In a previous blog post I explained, and how the landscape for marketers has been under a rapid evolution in recent times with the advent of new technology. With this in mind, it’s a great idea for your company to have a proper digital strategy documented.
With the scope of digital marketing getting wider, integrating it into overall business strategies can appear to be a mammoth task to undertake.
In fact, according to a 2016 survey just 35 per cent of businesses have integrated digital into their overall strategy, and a further 47 per cent are doing digital marketing with no defined strategy.
Remember – a digital strategy goes further than simply ‘getting a website’. With all the different methods of digital communication – from social media, to email, to apps, to SEO and PPC – there’s a huge range of possible opportunities you could be utilising!
‘Lean back’ versus ‘lean forward’
A popular way to divide traditional and digital marketing is to consider it as either ‘lean back’ or ’lean forward’.
‘Lean back’ relates to how an audience would consume broadcast and print media – picture someone vegging on the sofa flicking through a magazine. It involves a more passive approach to consumption (think having the TV on in the background), and the attention span will be much longer.
On the flip-side, ‘lean forward’ comes from the image of a person sitting at a desk at a computer as they are actively searching for content that they want. A user will be in scanning mode, with a relatively low sustained attention span, and will be much more engaged in their consumption of information. Therefore, they’ll be more choosy about what they spend their time on – hence the need for engaging content.
Nowadays, we’re largely back to ‘lean back 2.0’ as people relax with a tablet or smartphone!
Digital marketing differs from traditional marketing in terms of the way its medium fits into people’s lives. With broadcast marketing, for example, the flow of information is in one direction; the audience has the message ‘pushed’ onto them, and they are passive recipients.
Here’s a table that lays out some of the key differences between different marketing channels:
|Control/selectivity||Passive||Active, selective||Active, selective of consumption|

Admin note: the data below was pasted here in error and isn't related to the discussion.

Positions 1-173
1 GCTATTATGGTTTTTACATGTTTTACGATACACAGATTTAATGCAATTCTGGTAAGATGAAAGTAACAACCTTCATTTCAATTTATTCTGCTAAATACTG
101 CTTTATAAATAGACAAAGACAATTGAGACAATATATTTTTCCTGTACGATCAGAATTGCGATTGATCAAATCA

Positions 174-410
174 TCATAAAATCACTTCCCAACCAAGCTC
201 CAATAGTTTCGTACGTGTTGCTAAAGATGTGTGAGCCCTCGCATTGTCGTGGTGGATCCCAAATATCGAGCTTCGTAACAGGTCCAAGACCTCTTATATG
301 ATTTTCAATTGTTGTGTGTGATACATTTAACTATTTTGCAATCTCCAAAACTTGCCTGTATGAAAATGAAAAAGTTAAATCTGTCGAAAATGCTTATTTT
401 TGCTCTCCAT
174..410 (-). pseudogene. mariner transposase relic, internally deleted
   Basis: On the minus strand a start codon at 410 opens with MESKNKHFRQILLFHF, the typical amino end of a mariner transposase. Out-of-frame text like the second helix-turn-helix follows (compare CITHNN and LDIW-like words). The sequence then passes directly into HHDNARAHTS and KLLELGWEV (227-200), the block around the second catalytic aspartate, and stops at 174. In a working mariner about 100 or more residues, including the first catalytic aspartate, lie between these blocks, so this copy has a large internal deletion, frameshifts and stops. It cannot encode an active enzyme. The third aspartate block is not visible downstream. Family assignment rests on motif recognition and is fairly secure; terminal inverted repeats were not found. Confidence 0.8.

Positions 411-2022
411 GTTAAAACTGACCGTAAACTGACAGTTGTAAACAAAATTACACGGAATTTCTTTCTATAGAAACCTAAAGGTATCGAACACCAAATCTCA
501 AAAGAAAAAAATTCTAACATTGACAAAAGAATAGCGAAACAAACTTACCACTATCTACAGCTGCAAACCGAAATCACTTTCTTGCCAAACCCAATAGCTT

|*Episode *attention||Long||Long||Restless, fragmented span|
|Mood||Relaxed, seeking exceptional gratification||Relaxed, seeking interest, stimulation||Goal- orientated, needs-related|
|Modality||Audio/visual||Visual||Visual (auditory increasing)|
|Processing||Episodic, superficial||Semantic, deep||Semantic, deep|
|Context||As individual in interpersonal setting||Individual, personal||Alone, private|
The beauty of digital marketing is the ability to conduct personalised and targeted campaigns. No longer is a ‘one-to-many’ approach needed, where just one advertisement is seen by your entire target market (e.g. a TV advert).
A ‘one-to-one’ approach can be utilised, which relies on getting to know the individual choices made by a customer, and then tailoring marketing outreach to each customer differently based on those choices. A prime example of this is Amazon, a company that regularly suggests items to customers based on their previous purchase or browsing history.
Many-to-many communication has also become more prominent, as customers are now able to interact with each other online, either through blogs or social media. This can, at first glance, appear to be a danger to a brand due to an inability to control the sentiment of such online conversations. Instead, it should be seen as an opportunity to be able to identify and interact with key influencers and increase engagement.
Things to consider for inclusion in a digital strategy
When writing your digital marketing strategy you’ll want to think about including the following:
- A mission statement – laying out the future direction of the company that gives the purpose
- An analysis of your organisation’s internal and external environment – what factors outside your control might affect operations in the future (e.g. political change)?
- A consideration of the internal resources and capabilities you’ll have at your disposal – what can your workers actually do, and are there any skills gaps that might cause a problem?
- Defined digital marketing objectives, with a clear link to overall marketing objectives and how they’ll support them
- Strategic options – defined using segmenting, targeting, and positioning – and identification of which ones to use and not to use
- Resource allocation
Having a codified digital strategy in place provides a clear direction for future digital marketing activities, and can specify how organisational resources should be deployed to full effect.
The time it takes to engage with a potential customer online is fleeting, so you’ll want to ensure you’re doing everything to be as fruitful as possible.
And finally, don’t forget – you don’t want an in-house split between digital and non-digital – they should all be pulling towards the same goal!
Get in touch with us to discuss any aspect of your digital strategy further, we’ll be glad to help.